Syracuse’s wretched rebounding, contrasted with previous Final Four teams

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source: AP

Everything one needs to know about college basketball can be found at CBT. But sometimes, even we need a little help. Hey, there are only so many hours in the day that allow us to read, write and analyze. (Gotta find time to eat, too.)

That’s why we never miss the Power Rankings by Luke Winn over at SI.com. There are always at least three statistical nuggets worth chewing on in his rankings.

Take this breakdown of Syracuse’s defensive rebounding. We’ve covered this very topic before, but this stat is telling for just how badly the Orange are at keeping people off the glass:

These are the worst defensive-rebounding teams to reach the Final Four in each year of the efficiency era:

Year   Team              DOR%    Rank
2011   VCU               36.5    321
2010   Duke              32.1    149
2009   North Carolina    31.7    121
2008   Memphis           29.2    36
2007   Georgetown        33.9    191
2006   Florida           33.1    126
2005   North Carolina    31.5    64
2004   Duke              36.8    282
2003   Syracuse          36.6    274

(That 2008 Memphis team tried to defy a different statistical hurdle — by nearly becoming the worst free-throw shooting team to ever win a title. But you know what happened: Derrick Rose missed a free throw.) Only four teams have made the NCAA tournament with a worse DOR% than Syracuse’s current 38.3, and none has won a game:

Year   Team (Seed)       DOR%    Rank
2004   L-Lafayette (14)  39.2     316
2006   UAB (9)           40.7     331
2008   Coppin St. (16)   38.6     333
2010   Houston (13)      38.5     338

A savvy college hoops fan knows that Syracuse’s defense is still elite because it creates so many steals, blocks so many shots and is tough to score against. Also, ‘Cuse is rarely very good at defensive rebounding and that the 2003 team wasn’t much better than this year’s version. But that group had Carmelo Anthony when it won it all back in 2003 (not to mention Gerry McNamara hitting six 3s in the first half of the title game).

If the Orange don’t make the Final Four or win it all, defensive rebounding will almost surely be one of the reasons why. Giving a team second-chance points is never a good idea in the Big Dance.

You also can follow me on Twitter @MikeMillerNBC.

Florida Gulf Coast’s Demetris Morant out 3-4 months

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Florida Gulf Coast redshirt junior forward Demetris Morant is expected to miss the next 3-4 months after undergoing surgery last week to repair a stress fracture in his right shin, the school announced on Tuesday.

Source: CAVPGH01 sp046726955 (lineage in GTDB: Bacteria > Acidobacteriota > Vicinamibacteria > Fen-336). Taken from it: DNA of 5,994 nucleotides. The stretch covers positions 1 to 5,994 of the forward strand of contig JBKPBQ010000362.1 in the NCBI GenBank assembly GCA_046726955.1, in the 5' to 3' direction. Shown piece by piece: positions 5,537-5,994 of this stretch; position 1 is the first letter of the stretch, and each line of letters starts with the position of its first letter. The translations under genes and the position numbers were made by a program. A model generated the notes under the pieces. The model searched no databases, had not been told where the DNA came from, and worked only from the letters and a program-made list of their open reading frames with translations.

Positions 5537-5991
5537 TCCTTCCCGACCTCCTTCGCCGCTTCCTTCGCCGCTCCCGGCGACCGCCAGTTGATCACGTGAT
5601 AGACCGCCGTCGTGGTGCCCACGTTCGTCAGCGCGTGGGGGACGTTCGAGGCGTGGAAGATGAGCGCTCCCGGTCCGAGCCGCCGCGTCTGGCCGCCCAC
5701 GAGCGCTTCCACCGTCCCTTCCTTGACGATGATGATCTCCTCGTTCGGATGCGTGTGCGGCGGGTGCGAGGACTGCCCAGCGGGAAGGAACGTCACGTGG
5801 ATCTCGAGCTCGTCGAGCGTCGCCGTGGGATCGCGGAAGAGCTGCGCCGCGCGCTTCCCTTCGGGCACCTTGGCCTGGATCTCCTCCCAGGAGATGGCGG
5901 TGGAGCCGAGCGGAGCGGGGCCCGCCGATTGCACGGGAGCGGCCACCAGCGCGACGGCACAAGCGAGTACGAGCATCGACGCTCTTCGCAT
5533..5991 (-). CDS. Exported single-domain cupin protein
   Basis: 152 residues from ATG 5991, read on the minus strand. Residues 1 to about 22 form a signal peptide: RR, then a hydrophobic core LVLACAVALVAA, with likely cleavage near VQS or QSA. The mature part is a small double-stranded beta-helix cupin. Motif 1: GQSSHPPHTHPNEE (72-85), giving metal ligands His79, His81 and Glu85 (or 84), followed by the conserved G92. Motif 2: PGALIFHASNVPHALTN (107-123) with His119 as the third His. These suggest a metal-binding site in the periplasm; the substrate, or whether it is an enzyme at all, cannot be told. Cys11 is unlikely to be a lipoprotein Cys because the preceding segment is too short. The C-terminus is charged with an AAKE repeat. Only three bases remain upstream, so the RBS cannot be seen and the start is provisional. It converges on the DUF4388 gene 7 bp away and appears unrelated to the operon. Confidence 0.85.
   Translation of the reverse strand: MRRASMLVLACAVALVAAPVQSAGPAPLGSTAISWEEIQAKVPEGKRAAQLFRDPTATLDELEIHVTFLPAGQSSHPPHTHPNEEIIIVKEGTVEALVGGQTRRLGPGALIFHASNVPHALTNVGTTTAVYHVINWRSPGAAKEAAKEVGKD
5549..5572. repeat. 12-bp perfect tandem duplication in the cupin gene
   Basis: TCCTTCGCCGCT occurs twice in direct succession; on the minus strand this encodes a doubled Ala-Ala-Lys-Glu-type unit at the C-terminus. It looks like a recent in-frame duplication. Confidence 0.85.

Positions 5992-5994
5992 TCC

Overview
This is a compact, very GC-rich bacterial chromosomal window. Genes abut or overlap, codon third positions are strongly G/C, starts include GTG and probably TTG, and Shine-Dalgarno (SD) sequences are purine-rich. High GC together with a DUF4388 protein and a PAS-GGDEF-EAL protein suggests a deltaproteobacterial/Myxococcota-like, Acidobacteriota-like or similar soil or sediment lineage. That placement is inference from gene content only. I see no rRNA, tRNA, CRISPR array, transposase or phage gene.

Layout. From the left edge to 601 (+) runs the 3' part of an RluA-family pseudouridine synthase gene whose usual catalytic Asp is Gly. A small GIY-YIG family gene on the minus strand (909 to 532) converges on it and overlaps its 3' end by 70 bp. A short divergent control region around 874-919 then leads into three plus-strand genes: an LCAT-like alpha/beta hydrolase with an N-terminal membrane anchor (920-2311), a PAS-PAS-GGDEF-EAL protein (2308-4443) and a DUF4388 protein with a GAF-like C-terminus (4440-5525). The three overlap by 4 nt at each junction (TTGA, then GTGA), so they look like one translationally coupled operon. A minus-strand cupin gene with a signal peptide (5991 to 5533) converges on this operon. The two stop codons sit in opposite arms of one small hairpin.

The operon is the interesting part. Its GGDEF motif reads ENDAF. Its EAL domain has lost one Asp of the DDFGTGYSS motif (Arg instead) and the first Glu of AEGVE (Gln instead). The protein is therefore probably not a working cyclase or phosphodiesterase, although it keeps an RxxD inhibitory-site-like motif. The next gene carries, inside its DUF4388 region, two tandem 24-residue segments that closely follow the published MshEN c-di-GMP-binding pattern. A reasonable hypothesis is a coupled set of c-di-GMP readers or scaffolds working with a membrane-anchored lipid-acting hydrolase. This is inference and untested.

The 6-foot-9 forward averaged 4.5 points, 4.4 blocks and 1.3 blocks per game in 33 appearances (18 starts) for the Eagles during the 2014-15 season.

“This is obviously an unfortunate setback for Demetris, but it was a procedure that needed to be done,” Florida Gulf Coast head coach Dooley said in a statement. “We decided it would be best to have it completed now to hopefully get him back for A-Sun play. It’s an opportunity now for other guys to step up in his absence, and I have confidence they’ll get the job done.”

The Eagles have the top frontline in the Atlantic Sun, one that returns Marc-Eddy Norelia and Filip Cvjeticanin, a 3-point shooter who missed all of last season recovering from back surgery. VCU transfer Antravious Simmons becomes eligible in the second semester.

Florida Gulf Coast begins the 2015-16 season on Nov. 14 against Ohio.

Bill Self on Cheick Diallo: ‘It may be a couple of more weeks’

2015 McDonald's All American Game
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Cheick Diallo is currently practicing with Kansas, but his eligibility still remains in question.

On Monday, Kansas head coach Bill Self appeared on “The Border Patrol” on WHB-AM 810 and was asked to update the status of his freshman big man.

“He’s been cleared to practice,” Self told hosts Steven St. John and Nate Bukaty. “(His status) is depending on what they find throughout from the information we submit to them whenever we get it all together.

“A lot of people think, ‘Well, why wouldn’t it all be together?’ Well there’s a lot of reasons why. It’s because they told us recently some things that they just wanted. Instead of just throwing it to them piece by piece, they requested we to just submit it all together, so it may be a couple of more weeks before we’re able to submit everything when you’re talking about getting information from schools in Mali and everything like that.

“But we hope in two weeks, maybe three weeks, before we have a definite answer. But right now, Cheick is like everybody else. He’s practicing.”

Diallo, a 6-foot-9 forward from Mali is allowed to practice with the Jayhawks, but has been waiting to be cleared by the NCAA Eligibility Center despite enrolling in classes over the summer and earning six credits. Self anticipated this would be a long process, but has remained confident Diallo, the top-5 recruit in Class of 2015, will eventually be cleared to play this season.

For three years, Diallo attended Our Savior New American School in Centereach, New York, which is currently under NCAA review. In September, Pitt freshman Damon Wilson, Diallo’s teammate at OSNA, was cleared to play.

Kansas opens the season on Nov. 13 against Northern Colorado.